LM: I agree. Once you start, you find out that many people do know about chronic illnesses and disability. I think there is still a stigma when people haven’t been exposed to chronic illness and disability. In my experience, the idea of relapsing can be quite foreign to people. If I tell them I’m sick, and a couple months later I tell them I’m sick again, they can kind of get lost. But when you start having these conversations people quickly pick up on what you’re talking about and are willing to look it up themselves. So in that sense, things are definitely getting easier and people are a lot more willing to take the initiative to learn.
How has living with a chronic illness impacted your relationship with your body, particularly in the world of social media which, at times, feels so focused on aesthetics?
LM: When you’re living in a body that has failed you so many times, and not allowed you to do the things that you want to do, it’s hard to love it. In terms of aesthetics, I’ve got ulcerative colitis, which means I can lose or gain a lot of weight in quite short periods of time because of the medications I’m on. It can feel like you’re not living in your body. When you look in the mirror or you’re looking at pictures you don’t look like you and it can be quite hard to learn to love your body when it’s constantly shifting like that. It’s like, on the one hand, I feel foreign in my new body but on the other hand, chronic illness has kind of liberated me from thinking about how my body looks. It’s gotten me this far and it works. I’m a lot more comfortable with my body and I think part of that has to do with my chronic illness. So, I guess I’m grateful for that.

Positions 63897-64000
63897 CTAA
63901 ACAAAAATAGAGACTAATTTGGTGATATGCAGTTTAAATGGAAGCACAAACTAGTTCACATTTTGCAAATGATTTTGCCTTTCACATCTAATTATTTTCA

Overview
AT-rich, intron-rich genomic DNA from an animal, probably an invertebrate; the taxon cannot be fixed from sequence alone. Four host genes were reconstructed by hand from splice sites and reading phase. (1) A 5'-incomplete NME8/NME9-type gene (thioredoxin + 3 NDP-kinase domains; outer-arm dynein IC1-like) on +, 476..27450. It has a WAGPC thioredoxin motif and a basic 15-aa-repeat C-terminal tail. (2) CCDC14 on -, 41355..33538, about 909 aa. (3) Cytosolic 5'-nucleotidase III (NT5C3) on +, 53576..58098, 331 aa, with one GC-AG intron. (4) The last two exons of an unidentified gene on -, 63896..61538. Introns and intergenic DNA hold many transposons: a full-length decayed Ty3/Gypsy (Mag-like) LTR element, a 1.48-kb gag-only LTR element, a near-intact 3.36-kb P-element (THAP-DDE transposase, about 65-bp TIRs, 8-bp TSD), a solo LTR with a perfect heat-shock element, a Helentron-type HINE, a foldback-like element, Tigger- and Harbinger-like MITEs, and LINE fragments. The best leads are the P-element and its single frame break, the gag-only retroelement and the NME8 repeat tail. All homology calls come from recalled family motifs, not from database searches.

AL: There have been times where I’ve been really ill and been in the hospital. The nurses would help me shower and get changed but I couldn’t be self-conscious – for them it isn’t a big deal. All day, every day, they see different bodies and at first I was like ‘Oh my gosh, this is so weird’, but in some ways it was kind of liberating because for them it’s not a big deal, so why should it be for me?
Looking at social media and this wave of self-acceptance that we’re experiencing, do you think it’s providing a space for people with disabilities and long term illnesses?